After using a metal rake to get the soil to a fine tilth I used old garden stakes to mark out the rows for where the seeds will be planted. Also I have put a label tag at each end to help guide me when making a drill.

2 rows carrots
2 rows of beetroot
1 row parsnip
1 row swedes
1 row turnips

As radishes grow so fast, I have taken advantage of this and sowed a row between each of the rows I listed above.

So all up in the root crop area there are 12 rows of vegies sown.

While sitting out the back having a spell (due to the humidity) and a glass of skinny coke, I came up with this FAB TAB of an idea. With all the work in research and sweat I have put into getting this right, last thing I needed was a chook, duck, rabbit or feral bird hopping over the people fence and digging the area over.

I didn't ask Cadbury if I could use her playpen figured with all the promising upcoming root crop tops, she'd say yes.

Pat helped to set it up and putting the wire over the top to keep birds out. Once the seedlings are a good size we'll remove it.

Green manure seeds sprinkled and dampened down. Before spreading the seeds round I removed a wheel barrow of soil and then raked the area level. Then I spread the collected soil back over the seeds.

The whole idea of this is to help stop the local free loading birds coming in for a one stop feed.

Last year I sowed 13 garlic cloves from 2005's harvest. This year I sowed 24 cloves from 2006 harvest. Decided to plant these on the edge of the leafy green area. Love garlic and very proud I am able to use my own supply from year to year.

I am sure you are aware of how much I love composting? The above photo shows you how well it can work. The white markings in the bottom of the hole is cement edging from where the old lawn used to end and the vegie garden starts.

Must be 4 or 5 years now since I cut down the size of the lawn by using a no-dig approach to increase my vegie garden. I started off using old soiled sawdust from animal cages and as time went by the waste rotted down and now I just pile old animal bedding and sheep manure on top. Plants are now sown over this area where the cement paving is.

Flossy's old bunny hutch is now Duck Hilton and going from the guest, its a full house first day of business.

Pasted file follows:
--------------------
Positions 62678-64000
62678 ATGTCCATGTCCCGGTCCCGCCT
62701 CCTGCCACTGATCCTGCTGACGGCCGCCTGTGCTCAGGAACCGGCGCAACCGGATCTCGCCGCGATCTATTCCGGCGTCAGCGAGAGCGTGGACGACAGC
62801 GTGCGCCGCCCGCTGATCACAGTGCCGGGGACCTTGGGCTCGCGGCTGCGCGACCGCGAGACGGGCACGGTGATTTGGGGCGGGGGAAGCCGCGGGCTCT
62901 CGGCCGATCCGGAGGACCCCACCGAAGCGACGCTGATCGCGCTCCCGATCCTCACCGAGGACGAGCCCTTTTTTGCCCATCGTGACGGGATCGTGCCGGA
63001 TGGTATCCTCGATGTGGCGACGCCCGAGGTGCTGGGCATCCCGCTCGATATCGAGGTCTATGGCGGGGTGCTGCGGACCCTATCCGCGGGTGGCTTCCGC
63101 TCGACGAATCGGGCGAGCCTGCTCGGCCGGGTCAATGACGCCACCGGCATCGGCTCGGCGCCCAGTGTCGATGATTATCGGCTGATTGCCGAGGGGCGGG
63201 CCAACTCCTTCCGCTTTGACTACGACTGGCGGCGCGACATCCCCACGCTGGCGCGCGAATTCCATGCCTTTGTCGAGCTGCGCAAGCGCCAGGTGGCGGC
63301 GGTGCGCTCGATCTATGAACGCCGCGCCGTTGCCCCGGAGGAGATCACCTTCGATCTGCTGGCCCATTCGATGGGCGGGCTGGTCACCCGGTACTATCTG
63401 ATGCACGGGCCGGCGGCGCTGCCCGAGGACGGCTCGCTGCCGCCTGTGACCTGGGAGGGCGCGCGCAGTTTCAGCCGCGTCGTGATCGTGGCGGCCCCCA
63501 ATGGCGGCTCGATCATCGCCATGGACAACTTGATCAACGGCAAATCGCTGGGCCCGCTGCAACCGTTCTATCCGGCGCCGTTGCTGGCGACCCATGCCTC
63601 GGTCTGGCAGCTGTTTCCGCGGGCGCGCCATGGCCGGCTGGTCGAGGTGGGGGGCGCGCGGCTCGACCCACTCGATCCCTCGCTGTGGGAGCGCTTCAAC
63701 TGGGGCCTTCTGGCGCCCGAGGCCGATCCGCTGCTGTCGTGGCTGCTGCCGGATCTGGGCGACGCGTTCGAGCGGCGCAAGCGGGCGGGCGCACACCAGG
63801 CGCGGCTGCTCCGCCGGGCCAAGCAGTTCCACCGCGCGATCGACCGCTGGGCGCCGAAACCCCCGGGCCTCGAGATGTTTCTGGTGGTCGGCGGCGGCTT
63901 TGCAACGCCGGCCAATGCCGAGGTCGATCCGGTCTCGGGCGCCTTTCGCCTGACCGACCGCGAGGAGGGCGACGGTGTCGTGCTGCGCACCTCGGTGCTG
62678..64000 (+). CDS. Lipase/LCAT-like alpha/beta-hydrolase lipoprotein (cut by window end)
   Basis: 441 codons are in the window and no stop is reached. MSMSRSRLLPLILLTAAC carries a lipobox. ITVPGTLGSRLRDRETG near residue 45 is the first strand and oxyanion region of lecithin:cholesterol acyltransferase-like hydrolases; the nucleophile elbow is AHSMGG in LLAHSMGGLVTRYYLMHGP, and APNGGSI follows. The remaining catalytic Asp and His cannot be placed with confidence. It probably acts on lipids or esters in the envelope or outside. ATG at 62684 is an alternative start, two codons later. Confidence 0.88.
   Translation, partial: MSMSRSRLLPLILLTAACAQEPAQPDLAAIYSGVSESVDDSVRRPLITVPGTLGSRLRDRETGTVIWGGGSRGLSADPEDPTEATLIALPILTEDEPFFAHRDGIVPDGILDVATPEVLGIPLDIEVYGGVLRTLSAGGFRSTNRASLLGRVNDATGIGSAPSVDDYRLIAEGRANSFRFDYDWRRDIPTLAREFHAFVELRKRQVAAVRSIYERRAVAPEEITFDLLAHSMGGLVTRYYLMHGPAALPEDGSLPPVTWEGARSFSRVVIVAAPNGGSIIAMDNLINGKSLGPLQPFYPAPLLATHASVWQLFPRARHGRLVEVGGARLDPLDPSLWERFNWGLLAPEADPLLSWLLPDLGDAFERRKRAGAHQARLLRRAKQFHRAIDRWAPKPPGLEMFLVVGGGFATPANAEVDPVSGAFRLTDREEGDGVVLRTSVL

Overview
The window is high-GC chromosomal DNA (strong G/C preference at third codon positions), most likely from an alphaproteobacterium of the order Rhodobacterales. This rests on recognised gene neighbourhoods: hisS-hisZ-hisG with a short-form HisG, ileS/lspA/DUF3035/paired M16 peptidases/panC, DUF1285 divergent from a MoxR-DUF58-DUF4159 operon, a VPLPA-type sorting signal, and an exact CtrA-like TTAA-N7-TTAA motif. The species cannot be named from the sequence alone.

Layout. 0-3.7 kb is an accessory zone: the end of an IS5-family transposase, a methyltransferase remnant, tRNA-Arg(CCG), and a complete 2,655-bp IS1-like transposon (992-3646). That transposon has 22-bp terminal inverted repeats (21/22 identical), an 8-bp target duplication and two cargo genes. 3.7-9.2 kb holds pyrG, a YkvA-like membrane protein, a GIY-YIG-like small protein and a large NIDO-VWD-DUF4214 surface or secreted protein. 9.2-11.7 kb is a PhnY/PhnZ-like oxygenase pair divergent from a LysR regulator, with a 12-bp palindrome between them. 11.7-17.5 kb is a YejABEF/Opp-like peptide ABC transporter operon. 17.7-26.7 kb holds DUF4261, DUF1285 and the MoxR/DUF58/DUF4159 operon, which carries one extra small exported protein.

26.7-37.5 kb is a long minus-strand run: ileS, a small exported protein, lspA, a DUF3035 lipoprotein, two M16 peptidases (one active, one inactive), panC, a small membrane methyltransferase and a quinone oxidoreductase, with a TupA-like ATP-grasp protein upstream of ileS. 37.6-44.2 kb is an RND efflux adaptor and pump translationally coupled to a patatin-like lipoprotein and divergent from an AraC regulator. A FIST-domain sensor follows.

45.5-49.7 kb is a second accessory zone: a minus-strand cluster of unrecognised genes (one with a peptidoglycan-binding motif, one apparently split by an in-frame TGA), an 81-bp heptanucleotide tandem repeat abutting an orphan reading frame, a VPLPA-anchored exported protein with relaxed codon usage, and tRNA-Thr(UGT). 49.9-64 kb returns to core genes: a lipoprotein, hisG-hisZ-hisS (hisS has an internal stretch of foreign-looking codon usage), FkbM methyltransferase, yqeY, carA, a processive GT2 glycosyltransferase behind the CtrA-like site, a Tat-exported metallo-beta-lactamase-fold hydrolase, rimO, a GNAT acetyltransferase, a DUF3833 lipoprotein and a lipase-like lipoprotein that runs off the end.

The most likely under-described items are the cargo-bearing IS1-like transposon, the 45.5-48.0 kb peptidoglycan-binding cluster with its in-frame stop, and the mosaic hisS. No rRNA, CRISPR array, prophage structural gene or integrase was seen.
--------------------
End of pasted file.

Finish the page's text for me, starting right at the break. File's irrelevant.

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Thursday, March 22, 2007

Seasol & Worm Wee

In the moon cycle phases today on the chart I use, garden should be mulched with seaweed if possible or treat mulch with Seasol or fish product.

It must be noted that most councils don't allow removal of seaweed from the beaches. If you intend to collect seaweed from the beach in your area, check with your local council.

So I added some Seasol to my clip on 2 ltr bottle full of concentrated worm wee and sprayed my garden.

As the time allocated for using a hose is after 8 pm, garden was watered by lights.

Tomorrow is the big day for Lucky's Duck Farm, first sowing of seeds planted by the moon cycle. I am not sure if I'll sleep tonight out of excitement and the whole idea of trying out something completely different.

As I read more on moon phases I have visions in my head of this over grown, heavy cropping vegie garden. Boy I sure hope I am not heading for a big fall.

Back to positive thoughts, weather people have forecast rain from about lunch time onwards tomorrow. So I'll be up early in the morning as the temp is expected to read just over 30 degrees before the cool change and rain arrives.

On Saturday it'll be time to sow my green manure patch. I'm going to have to be more clever than the birds that live in the park. Otherwise those birds will have a free feed of some good organic seeds.

Then on Thursday 29th I'll plant my leafy greens.

So it's all happening and I am sure the whole new way of planting is going be so rewarding.